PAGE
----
February 19th is a significant date in American history. “On this day in 1942, President Franklin D. Roosevelt signed Executive Order 9066, which gave the U.S. Army the authority to remove civilians from the military zones established in Washington, Oregon, and California during WWII. This led to the forced removal and incarceration of some 120,000 Americans of Japanese ancestry living on the West Coast, who had to abandon their jobs, their homes, and their lives to be sent to one of ten concentration camps scattered in desolate, remote regions of the country” (Japanese American Citizens League).
Below we have books, articles, and other resources to learn more about this topic. This is not an exhaustive list, but just a few resources to get you started.
- IU expresses regret for WWII ban on Japanese Americans (Indiana University Bicentennial)
- The WWII Incarceration of Japanese Americans Stretched Beyond U.S. Borders by Erika Lee (Time)
- The Unlikely Story Behind Japanese Americans' Campaign For Reparations by Isabella Rosario (NPR)
- The Injustice of Japanese-American Internment Camps Resonates Strongly to This Day by T.A. Frail (Smithsonian Magazine)
- The Long Afterlife of Nikkei Wartime Incarceration by Karen Inouye
- “This book explores how historical events can linger in individual and collective memory and then crystallize in powerful moments of political engagement. Drawing on interviews and untapped archival materials—regarding politicians Norman Mineta and Warren Furutani, sociologist Tamotsu Shibutani, and Canadian activists Art Miki and Mary Kitagawa, among others—Inouye considers the experiences of former wartime prisoners and their on-going involvement in large-scale educational and legislative efforts” (Stanford University Press).
- Farewell to Manzanar by James D. Houston and Jeanne Wakatsuki Houston
- World War II a community called Manzanar was created in the high mountain desert country of California. Its purpose was to house thousands of Japanese Americans. Among them was the Wakatsuki family, who were ordered to leave their fishing business in Long Beach and take with them only the belongings they could carry. Jeanne Wakatsuki Houston, who was seven years old when she arrived at Manzanar in 1942, recalls life in the camp through the eyes of the child she was” (Facing History).
- Only What We Could Carry by By Lawson Fusao Inada, Patricia Wakida, William Hohri
- “Through personal documents, art, and propaganda, Only What We Could Carry expresses through words, art, and haunting recollections, the fear, confusion and anger of the camp experience. The only anthology of its kind, Only What We Could Carry is an emotional and intellectual testament to the dignity, spirit and strength of the Japanese American internees. A project of the California Civil Liberties Public Education Program” (Heyday Books).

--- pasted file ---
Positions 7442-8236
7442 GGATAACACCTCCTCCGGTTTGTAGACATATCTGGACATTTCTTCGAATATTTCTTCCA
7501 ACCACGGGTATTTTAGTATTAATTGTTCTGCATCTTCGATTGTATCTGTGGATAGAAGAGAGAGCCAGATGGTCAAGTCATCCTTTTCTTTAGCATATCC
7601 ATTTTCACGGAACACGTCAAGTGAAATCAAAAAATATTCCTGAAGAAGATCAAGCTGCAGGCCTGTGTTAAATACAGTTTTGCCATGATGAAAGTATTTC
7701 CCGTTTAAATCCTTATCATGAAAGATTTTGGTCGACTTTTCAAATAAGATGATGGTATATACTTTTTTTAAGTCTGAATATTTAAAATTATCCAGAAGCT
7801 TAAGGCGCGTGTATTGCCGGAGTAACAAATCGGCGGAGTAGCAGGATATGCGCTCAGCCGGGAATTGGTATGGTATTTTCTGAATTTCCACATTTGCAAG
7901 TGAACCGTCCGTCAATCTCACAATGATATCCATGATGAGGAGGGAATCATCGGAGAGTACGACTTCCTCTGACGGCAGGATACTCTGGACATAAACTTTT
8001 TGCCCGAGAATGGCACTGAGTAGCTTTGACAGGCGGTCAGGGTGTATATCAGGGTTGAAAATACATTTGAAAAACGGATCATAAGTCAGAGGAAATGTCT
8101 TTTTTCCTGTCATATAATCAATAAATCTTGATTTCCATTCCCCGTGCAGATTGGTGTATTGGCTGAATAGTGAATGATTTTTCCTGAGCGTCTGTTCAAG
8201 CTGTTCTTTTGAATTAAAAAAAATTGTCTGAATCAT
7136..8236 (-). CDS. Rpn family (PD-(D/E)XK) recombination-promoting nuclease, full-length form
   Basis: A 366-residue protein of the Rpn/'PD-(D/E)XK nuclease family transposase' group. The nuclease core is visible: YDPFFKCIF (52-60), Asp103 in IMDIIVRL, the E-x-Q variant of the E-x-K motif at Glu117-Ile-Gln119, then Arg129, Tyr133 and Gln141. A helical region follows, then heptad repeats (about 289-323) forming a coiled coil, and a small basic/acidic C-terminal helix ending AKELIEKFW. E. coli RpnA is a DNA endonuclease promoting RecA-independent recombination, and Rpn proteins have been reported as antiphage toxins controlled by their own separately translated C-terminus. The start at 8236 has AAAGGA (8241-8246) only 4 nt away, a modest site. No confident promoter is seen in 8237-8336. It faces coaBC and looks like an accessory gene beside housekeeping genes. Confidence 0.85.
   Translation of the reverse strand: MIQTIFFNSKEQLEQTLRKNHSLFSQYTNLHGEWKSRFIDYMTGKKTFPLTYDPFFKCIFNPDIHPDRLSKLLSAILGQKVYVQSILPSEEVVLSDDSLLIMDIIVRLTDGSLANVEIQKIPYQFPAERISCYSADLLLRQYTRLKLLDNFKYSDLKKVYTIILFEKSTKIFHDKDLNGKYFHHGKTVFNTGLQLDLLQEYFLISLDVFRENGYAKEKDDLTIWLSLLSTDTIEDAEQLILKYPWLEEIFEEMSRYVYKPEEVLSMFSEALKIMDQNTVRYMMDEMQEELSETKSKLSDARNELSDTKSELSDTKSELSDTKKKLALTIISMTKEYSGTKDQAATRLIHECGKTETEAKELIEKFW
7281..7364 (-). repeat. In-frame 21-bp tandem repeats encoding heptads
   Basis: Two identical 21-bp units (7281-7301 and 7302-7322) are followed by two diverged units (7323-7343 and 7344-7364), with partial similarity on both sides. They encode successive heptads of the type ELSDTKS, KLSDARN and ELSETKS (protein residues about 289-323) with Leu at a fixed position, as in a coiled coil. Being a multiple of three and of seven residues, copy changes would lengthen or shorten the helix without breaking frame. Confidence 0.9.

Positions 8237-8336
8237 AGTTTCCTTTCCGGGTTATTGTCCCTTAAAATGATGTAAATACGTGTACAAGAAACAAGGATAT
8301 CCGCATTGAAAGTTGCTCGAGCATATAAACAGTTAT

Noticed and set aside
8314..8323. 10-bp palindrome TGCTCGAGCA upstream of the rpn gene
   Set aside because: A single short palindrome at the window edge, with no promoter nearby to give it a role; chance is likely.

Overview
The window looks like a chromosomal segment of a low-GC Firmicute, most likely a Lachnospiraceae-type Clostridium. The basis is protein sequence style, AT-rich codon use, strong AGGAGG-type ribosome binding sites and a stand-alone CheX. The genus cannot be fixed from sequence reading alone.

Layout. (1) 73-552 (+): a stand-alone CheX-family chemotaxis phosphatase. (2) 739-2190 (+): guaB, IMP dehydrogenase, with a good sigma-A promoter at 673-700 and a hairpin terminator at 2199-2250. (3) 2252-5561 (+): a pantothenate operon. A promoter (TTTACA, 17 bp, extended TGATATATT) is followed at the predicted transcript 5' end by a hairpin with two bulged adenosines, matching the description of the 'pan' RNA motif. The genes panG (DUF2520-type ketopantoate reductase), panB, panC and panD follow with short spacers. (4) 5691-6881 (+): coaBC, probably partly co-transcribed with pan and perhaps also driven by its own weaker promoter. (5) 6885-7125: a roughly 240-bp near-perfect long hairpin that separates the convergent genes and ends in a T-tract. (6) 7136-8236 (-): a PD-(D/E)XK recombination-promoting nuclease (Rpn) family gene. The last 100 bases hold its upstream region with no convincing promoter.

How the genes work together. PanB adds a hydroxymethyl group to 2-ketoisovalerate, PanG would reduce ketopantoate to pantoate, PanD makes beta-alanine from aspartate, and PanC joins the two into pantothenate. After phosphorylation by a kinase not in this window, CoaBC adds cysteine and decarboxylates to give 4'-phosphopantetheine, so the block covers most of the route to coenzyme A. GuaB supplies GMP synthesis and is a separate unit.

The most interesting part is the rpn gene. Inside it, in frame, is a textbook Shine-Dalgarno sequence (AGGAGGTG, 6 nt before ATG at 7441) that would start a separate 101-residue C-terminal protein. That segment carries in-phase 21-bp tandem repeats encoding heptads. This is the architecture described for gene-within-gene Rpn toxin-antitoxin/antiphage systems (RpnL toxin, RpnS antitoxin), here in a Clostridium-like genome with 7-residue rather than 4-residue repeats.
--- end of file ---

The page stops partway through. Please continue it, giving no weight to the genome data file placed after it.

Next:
- Setsuko's Secret by Shirley Ann Higuchi
- “As children, Shirley Ann Higuchi and her brothers knew Heart Mountain only as the place their parents met, imagining it as a great Stardust Ballroom in rural Wyoming. As they grew older, they would come to recognize the name as a source of great sadness and shame for their older family members, part of the generation of Japanese Americans forced into the hastily built concentration camp in the aftermath of Executive Order 9066” (University of Wisconsin Press).
Website made to preserve and share history of the WWII incarceration of Japanese Americans to promote equity and justice today.
“Densho’s new podcast, Campu, tells the story of Japanese American incarceration like you’ve never heard it before. Brother-sister duo Noah and Hana Maruyama weave together the voices of survivors to spin narratives out of the seemingly mundane things that gave shape to the incarceration experience: rocks, fences, food, paper. Follow along as they move far beyond the standard Japanese American incarceration 101 and into more intimate and lesser-known corners of this history” (Densho).
“Order 9066 chronicles the history of this incarceration through vivid, first-person accounts of those who lived through it. The series explores how this shocking violation of American democracy came to pass, and its legacy in the present. Sab Shimono and Pat Suzuki, veteran actors and stage performers who were both incarcerated at the Amache camp in Colorado, narrate the episodes” (AMP Reports).